NAME
    RepeatMasker - Mask repetitive DNA

SYNOPSIS
      RepeatMasker [-options] <seqfiles(s) in fasta format>

DESCRIPTION
    The options are:

    -h(elp)
        Detailed help

    Default settings are for masking all type of repeats in a primate
    sequence.

    -e(ngine) [crossmatch|wublast|abblast|ncbi|hmmer|decypher]
        Use an alternate search engine to the default.

    -pa(rallel) [number]
        The number of processors to use in parallel (only works for batch
        files or sequences over 50 kb)

    -s  Slow search; 0-5% more sensitive, 2-3 times slower than default

    -q  Quick search; 5-10% less sensitive, 2-5 times faster than default

    -qq Rush job; about 10% less sensitive, 4->10 times faster than default
        (quick searches are fine under most circumstances) repeat options

    -nolow /-low
        Does not mask low_complexity DNA or simple repeats

    -noint /-int
        Only masks low complex/simple repeats (no interspersed repeats)

    -norna
        Does not mask small RNA (pseudo) genes

    -alu
        Only masks Alus (and 7SLRNA, SVA and LTR5)(only for primate DNA)

    -div [number]
        Masks only those repeats < x percent diverged from consensus seq

    -lib [filename]
        Allows use of a custom library (e.g. from another species)

    -cutoff [number]
        Sets cutoff score for masking repeats when using -lib (default 225)

    -species <query species>
        Specify the species or clade of the input sequence. The species name
        must be a valid NCBI Taxonomy Database species name and be contained
        in the RepeatMasker repeat database. Some examples are:

          -species human
          -species mouse
          -species rattus
          -species "ciona savignyi"
          -species arabidopsis

        Other commonly used species:

        mammal, carnivore, rodentia, rat, cow, pig, cat, dog, chicken, fugu,
        danio, "ciona intestinalis" drosophila, anopheles, elegans,
        diatoaea, artiodactyl, arabidopsis, rice, wheat, and maize

    Contamination options

    -is_only
        Only clips E coli insertion elements out of fasta and .qual files

    -is_clip
        Clips IS elements before analysis (default: IS only reported)

    -no_is
        Skips bacterial insertion element check

    Running options

    -gc [number]
        Use matrices calculated for 'number' percentage background GC level

    -gccalc
        RepeatMasker calculates the GC content even for batch files/small
        seqs

    -frag [number]
        Maximum sequence length masked without fragmenting (default 60000,
        300000 for DeCypher)

    -nocut
        Skips the steps in which repeats are excised

    -noisy
        Prints search engine progress report to screen (defaults to .stderr
        file)

    -nopost
        Do not postprocess the results of the run ( i.e. call ProcessRepeats
        ). NOTE: This options should only be used when ProcessRepeats will
        be run manually on the results.

    output options

    -dir [directory name]
        Writes output to this directory (default is query file directory,
        "-dir ." will write to current directory).

    -a(lignments)
        Writes alignments in .align output file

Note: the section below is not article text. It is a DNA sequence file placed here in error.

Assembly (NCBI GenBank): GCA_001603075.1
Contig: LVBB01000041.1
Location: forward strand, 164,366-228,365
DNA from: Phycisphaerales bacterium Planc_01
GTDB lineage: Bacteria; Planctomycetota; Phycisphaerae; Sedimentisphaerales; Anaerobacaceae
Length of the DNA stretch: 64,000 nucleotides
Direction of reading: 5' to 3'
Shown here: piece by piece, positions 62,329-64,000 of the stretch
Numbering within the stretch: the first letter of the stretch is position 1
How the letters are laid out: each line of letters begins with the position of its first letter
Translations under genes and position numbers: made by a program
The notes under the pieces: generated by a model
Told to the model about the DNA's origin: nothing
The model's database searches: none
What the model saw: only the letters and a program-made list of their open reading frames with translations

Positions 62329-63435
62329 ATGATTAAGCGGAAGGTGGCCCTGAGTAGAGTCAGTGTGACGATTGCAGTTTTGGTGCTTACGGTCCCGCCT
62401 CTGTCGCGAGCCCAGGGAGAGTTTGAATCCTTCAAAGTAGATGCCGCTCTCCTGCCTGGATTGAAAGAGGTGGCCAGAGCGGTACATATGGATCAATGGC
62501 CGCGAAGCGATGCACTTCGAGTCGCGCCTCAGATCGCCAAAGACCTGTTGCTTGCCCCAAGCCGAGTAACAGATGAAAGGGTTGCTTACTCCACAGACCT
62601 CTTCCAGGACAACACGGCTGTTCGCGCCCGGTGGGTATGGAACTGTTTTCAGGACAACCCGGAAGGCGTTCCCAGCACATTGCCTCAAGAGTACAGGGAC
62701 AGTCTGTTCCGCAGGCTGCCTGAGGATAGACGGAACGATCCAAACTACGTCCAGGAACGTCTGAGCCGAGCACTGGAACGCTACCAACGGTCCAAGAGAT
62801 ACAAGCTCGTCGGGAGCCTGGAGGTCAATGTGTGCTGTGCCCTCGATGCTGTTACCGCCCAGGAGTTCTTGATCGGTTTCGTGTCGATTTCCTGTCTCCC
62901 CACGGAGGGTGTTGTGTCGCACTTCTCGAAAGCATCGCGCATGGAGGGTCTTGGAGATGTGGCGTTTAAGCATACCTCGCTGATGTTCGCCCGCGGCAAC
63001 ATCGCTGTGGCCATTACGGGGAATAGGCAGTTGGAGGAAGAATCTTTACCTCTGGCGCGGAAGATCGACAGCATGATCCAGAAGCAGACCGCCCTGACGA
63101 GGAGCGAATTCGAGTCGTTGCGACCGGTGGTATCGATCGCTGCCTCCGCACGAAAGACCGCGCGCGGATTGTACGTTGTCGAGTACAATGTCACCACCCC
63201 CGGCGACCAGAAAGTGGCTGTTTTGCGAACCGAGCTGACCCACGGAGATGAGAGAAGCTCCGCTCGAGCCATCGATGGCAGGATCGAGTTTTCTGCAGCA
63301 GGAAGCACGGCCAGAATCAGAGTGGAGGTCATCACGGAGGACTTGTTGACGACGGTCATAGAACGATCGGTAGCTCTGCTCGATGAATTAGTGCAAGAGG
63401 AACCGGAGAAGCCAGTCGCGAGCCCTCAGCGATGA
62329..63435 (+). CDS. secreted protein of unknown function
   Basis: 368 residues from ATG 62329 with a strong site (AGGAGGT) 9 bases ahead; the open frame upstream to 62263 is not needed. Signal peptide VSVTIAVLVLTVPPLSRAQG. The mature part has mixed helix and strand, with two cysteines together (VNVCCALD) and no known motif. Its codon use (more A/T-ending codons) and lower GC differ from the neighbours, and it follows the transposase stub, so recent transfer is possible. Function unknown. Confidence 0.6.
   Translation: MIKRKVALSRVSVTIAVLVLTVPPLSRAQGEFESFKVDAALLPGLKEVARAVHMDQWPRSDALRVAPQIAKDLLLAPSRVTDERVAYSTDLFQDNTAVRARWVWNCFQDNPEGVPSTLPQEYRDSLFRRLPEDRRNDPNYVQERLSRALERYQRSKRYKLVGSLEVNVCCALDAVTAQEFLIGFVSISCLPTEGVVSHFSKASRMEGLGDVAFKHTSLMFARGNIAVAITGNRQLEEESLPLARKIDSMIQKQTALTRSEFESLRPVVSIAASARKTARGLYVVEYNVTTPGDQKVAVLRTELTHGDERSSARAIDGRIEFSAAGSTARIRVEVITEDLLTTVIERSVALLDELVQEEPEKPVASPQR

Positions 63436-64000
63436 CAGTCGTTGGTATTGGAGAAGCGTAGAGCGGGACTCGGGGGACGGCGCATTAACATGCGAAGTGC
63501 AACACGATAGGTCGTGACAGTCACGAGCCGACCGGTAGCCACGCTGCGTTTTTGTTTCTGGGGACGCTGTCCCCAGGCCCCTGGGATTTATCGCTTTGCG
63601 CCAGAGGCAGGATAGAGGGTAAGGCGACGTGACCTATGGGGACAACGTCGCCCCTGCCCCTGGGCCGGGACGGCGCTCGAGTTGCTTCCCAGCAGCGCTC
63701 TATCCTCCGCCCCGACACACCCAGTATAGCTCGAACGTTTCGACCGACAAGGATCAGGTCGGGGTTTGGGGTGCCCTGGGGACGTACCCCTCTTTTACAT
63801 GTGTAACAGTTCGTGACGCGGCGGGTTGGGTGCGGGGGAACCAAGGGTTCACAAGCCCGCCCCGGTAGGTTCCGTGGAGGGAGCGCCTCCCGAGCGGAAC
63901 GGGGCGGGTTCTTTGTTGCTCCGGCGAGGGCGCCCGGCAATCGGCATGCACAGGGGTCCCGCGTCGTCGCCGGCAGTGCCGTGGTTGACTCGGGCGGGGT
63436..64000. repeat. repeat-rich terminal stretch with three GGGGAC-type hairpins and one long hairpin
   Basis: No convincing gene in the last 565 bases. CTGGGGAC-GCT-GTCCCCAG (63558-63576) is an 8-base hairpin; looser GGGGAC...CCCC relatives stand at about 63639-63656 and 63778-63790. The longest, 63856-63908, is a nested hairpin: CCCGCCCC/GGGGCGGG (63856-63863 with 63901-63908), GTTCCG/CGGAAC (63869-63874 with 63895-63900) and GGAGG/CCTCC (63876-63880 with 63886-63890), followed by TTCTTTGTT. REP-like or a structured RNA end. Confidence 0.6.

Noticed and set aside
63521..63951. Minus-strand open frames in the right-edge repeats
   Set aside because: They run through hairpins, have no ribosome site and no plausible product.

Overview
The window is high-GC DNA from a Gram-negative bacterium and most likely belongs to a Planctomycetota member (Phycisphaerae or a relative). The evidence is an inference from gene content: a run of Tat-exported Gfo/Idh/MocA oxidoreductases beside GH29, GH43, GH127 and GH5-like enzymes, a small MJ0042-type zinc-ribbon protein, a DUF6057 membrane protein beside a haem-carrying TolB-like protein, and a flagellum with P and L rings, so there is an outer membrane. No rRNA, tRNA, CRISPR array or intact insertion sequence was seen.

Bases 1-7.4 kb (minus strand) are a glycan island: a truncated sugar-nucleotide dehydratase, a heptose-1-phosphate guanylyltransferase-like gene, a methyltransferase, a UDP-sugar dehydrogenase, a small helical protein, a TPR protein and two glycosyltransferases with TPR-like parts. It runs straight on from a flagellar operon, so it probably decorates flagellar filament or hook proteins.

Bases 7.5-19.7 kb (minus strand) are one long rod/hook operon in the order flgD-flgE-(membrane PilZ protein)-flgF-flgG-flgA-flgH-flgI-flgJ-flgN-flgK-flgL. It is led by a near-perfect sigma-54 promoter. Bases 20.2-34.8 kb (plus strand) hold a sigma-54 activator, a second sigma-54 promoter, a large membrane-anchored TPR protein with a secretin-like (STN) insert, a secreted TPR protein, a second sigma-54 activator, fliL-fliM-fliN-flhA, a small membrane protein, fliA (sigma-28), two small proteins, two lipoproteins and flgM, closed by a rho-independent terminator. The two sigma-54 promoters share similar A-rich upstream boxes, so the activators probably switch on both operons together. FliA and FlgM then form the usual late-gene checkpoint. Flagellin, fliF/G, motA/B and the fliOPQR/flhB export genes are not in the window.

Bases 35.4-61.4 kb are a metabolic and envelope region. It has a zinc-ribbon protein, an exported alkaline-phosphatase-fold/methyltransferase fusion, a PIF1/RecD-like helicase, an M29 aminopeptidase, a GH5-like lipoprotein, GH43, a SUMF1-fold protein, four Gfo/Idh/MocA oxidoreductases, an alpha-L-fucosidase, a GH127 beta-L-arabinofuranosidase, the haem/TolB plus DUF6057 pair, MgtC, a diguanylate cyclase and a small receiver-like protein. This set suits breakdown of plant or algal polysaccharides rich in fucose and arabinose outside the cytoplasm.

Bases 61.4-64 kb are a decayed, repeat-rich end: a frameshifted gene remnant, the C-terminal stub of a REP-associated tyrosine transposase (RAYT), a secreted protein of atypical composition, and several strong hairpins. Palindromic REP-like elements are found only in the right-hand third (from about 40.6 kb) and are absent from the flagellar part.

-inv
        Alignments are presented in the orientation of the repeat (with
        option -a)

    -lcambig
        Outputs ambiguous DNA transposon fragments using a lower case name.
        All other repeats are listed in upper case. Ambiguous fragments
        match multiple repeat elements and can only be called based on
        flanking repeat information.

    -small
        Returns complete .masked sequence in lower case

    -xsmall
        Returns repetitive regions in lowercase (rest capitals) rather than
        masked

    -x  Returns repetitive regions masked with Xs rather than Ns

    -poly
        Reports simple repeats that may be polymorphic (in file.poly)

    -source
        Includes for each annotation the HSP "evidence". Currently this
        option is only available with the "-html" output format listed
        below.

    -html
        Creates an additional output file in xhtml format.

    -ace
        Creates an additional output file in ACeDB format

    -gff
        Creates an additional Gene Feature Finding format output

    -u  Creates an additional annotation file not processed by
        ProcessRepeats

    -xm Creates an additional output file in cross_match format (for
        parsing)

    -fixed
        Creates an (old style) annotation file with fixed width columns

    -no_id
        Leaves out final column with unique ID for each element (was
        default)

    -e(xcln)
        Calculates repeat densities (in .tbl) excluding runs of >=20 N/Xs in
        the query

SEE ALSO
        Crossmatch, ProcessRepeats

COPYRIGHT
    Copyright 2007-2012 Arian Smit, Institute for Systems Biology

AUTHORS
    Arian Smit <asmit@systemsbiology.org>

    Robert Hubley <rhubley@systemsbiology.org>
ADD COMMENTlink written 2.9 years ago by a.zielezinski8.5k

it says RepeatMasker : Command not found 

ADD REPLYlink written 2.9 years ago by ksi21650
1

It's seems the RepeatMasker is not exported to your PATH. Try: /usr/local/RepeatMasker/RepeatMasker -h.

ADD REPLYlink written 2.9 years ago by a.zielezinski8.5k

now it says no such file or directory. did i install it wrong ? 

ADD REPLYlink written 2.9 years ago by ksi21650

http://postimg.org/image/us5q6444t/

ADD REPLYlink written 2.9 years ago by ksi21650
2

Okay, stay in ~/BI7533/RepeatMasker and run as this: ./RepeatMasker -h

ADD REPLYlink written 2.9 years ago by a.zielezinski8.5k
0
gravatar for ksi216
2.9 years ago by
ksi21650
ksi21650 wrote:

thanks i got it to work

ADD COMMENTlink written 2.9 years ago by ksi21650